The great irony is that no one in Virginia would ever see see the majority of these pictures if you didn't rip them off and re-publish them. They aren't public domain and your use without paying royalties could violate copyright and/or fair use. Are you aware of that?

If you are going to hold yourself out as some kind of expert, be prepared to be critiqued and don't whine when you are wrong (and you seem to be wrong a lot). Your posts are irresponsible, racist, war mongering propaganda.

Be forewarned: If you intend to spew this stuff into the Virginia blogosphere where I have to see it, I intend to point out any falsehoods or poor research I spot.



Brian L said...

1) "No, I doubt very much that Reuters feels the need to report stories that are false and without merit. I wonder why Snapped Shot feels the need to?"

2) I asked you about Hajj, so obviously I'm familiar with the situation. Did you know that it took over a month before Reuters did anything about the falsehoods he printed? Just a curious factoid about their "bulletproof" editorial process that you appear to have overlooked in your religious crusade against "Evil Republicans" such as myself.

3) Fox News? Obsess much, do we?

I'm sure you think that Keith Olbermann is the absolute most fair and balanced personality on television, don't ya?


4) Fair use. I am discussing the photographs in the context of commentary on the news, which last I checked was the definition thereof. (And hint: I am not a news site, I am pretty clearly an editorialist. Different standards for content, and all.)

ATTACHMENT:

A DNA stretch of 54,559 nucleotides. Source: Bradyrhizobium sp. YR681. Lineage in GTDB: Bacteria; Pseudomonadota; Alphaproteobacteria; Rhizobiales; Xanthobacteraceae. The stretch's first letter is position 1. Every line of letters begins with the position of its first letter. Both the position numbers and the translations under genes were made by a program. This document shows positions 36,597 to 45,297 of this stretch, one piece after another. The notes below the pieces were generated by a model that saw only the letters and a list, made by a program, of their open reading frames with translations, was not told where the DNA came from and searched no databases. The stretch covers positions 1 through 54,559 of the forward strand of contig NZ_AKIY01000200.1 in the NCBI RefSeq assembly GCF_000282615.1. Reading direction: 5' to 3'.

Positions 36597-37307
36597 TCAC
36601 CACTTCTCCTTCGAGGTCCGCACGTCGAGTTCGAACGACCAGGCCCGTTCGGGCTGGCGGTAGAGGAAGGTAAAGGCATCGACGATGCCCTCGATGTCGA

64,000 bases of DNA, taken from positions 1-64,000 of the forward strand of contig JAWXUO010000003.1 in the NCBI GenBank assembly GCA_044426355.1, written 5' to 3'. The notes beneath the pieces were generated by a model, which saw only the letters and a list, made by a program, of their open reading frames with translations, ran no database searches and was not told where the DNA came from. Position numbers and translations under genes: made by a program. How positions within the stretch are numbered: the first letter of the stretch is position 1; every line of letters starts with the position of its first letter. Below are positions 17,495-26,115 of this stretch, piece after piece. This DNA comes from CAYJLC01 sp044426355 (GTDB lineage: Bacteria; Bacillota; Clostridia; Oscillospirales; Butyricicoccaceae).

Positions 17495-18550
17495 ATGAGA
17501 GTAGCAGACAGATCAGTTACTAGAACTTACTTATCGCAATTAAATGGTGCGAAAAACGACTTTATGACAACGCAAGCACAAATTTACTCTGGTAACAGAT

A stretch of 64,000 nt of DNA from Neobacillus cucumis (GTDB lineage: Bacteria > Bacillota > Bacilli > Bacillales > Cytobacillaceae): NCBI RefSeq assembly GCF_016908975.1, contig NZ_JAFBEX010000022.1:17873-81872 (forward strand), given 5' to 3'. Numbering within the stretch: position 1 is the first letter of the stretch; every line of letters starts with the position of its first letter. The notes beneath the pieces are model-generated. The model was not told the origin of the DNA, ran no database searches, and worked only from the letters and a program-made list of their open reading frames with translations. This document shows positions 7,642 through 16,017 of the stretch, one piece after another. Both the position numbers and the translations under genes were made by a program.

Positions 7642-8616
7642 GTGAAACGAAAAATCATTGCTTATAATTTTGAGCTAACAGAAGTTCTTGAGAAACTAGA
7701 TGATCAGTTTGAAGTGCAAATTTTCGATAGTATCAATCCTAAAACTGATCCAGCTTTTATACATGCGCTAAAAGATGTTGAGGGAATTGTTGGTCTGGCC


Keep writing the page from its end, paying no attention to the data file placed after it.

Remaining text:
5) As I stated before, I welcome corrections, criticism, and anything else you've got. Always. Without question.

I will say that it is rather amusing to see you throw a hissy fit over it now, though—considering I've been "spewing" this stuff into the Virginia blogosphere for over a year now. Haven't heard Waldo complain about it yet, and he and I have had our disagreements throughout the period, though he seems to handle them a whole lot better than your childish "Evil Republican Is Shilling For Bush War" crap.

(And nobody's making you see it, incidentally. You don't hear me complaining about some of the far-left blogs that appear on Waldo's blogroll—because unlike you, I understand what tolerating opinions different than my own means.)

Look forward to hearing the flowing corrections in the future. Keep up the spectacular job of manning the "Rove Watch" post.


The Richmond Democrat said...

Another satisfied customer.

Brian L said...

It's definitely been fun. Look forward to chatting with you later! ;)